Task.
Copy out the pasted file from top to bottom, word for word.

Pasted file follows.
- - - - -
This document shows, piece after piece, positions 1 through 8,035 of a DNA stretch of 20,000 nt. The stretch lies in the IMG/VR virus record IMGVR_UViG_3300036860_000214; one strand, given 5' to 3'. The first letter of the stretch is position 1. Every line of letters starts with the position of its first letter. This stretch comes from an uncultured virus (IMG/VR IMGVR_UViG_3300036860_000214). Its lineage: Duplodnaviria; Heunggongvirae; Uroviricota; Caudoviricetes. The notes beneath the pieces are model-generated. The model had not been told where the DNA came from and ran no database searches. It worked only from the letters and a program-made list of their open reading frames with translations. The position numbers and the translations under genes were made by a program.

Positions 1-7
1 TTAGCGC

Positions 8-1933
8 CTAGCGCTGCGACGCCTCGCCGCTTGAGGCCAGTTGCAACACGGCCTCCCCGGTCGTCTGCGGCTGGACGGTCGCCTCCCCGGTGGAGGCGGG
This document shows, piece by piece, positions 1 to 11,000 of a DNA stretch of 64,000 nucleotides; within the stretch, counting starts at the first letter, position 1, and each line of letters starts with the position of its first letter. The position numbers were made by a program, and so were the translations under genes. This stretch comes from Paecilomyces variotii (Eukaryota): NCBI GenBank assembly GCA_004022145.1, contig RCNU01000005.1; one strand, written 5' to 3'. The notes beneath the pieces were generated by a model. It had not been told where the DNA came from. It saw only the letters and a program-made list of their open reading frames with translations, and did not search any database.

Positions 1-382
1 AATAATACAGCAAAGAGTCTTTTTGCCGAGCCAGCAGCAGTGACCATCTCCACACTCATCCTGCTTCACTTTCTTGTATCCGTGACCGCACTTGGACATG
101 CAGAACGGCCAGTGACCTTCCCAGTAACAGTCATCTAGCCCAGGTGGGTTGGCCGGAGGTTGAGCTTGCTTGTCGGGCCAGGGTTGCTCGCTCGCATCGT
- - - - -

This document shows, piece after piece, positions 1 through 8,035 of a DNA stretch of 20,000 nt. The stretch lies in the IMG/VR virus record IMGVR_UViG_3300036860_000214; one strand, given 5' to 3'. The first letter of the stretch is position 1. Every line of letters starts with the position of its first letter. This stretch comes from an uncultured virus (IMG/VR IMGVR_UViG_3300036860_000214). Its lineage: Duplodnaviria; Heunggongvirae; Uroviricota; Caudoviricetes. The notes beneath the pieces are model-generated. The model had not been told where the DNA came from and ran no database searches. It worked only from the letters and a program-made list of their open reading frames with translations. The position numbers and the translations under genes were made by a program.

Positions 1-7
1 TTAGCGC

Positions 8-1933
8 CTAGCGCTGCGACGCCTCGCCGCTTGAGGCCAGTTGCAACACGGCCTCCCCGGTCGTCTGCGGCTGGACGGTCGCCTCCCCGGTGGAGGCGGG
This document shows, piece by piece, positions 1 to 11,000 of a DNA stretch of 64,000 nucleotides; within the stretch, counting starts at the first letter, position 1, and each line of letters starts with the position of its first letter. The position numbers were made by a program, and so were the translations under genes. This stretch comes from Paecilomyces variotii (Eukaryota): NCBI GenBank assembly GCA_004022145.1, contig RCNU01000005.1; one strand, written 5' to 3'. The notes beneath the pieces were generated by a model. It had not been told where the DNA came from. It saw only the letters and a program-made list of their open reading frames with translations, and did not search any database.

Positions 1-382
1 AATAATACAGCAAAGAGTCTTTTTGCCGAGCCAGCAGCAGTGACCATCTCCACACTCATCCTGCTTCACTTTCTTGTATCCGTGACCGCACTTGGACATG
101 CAGAACGGCCAGTGACCTTCCCAGTAACAGTCATCTAGCCCAGGTGGGTTGGCCGGAGGTTGAGCTTGCTTGTCGGGCCAGGGTTGCTCGCTCGCATCGT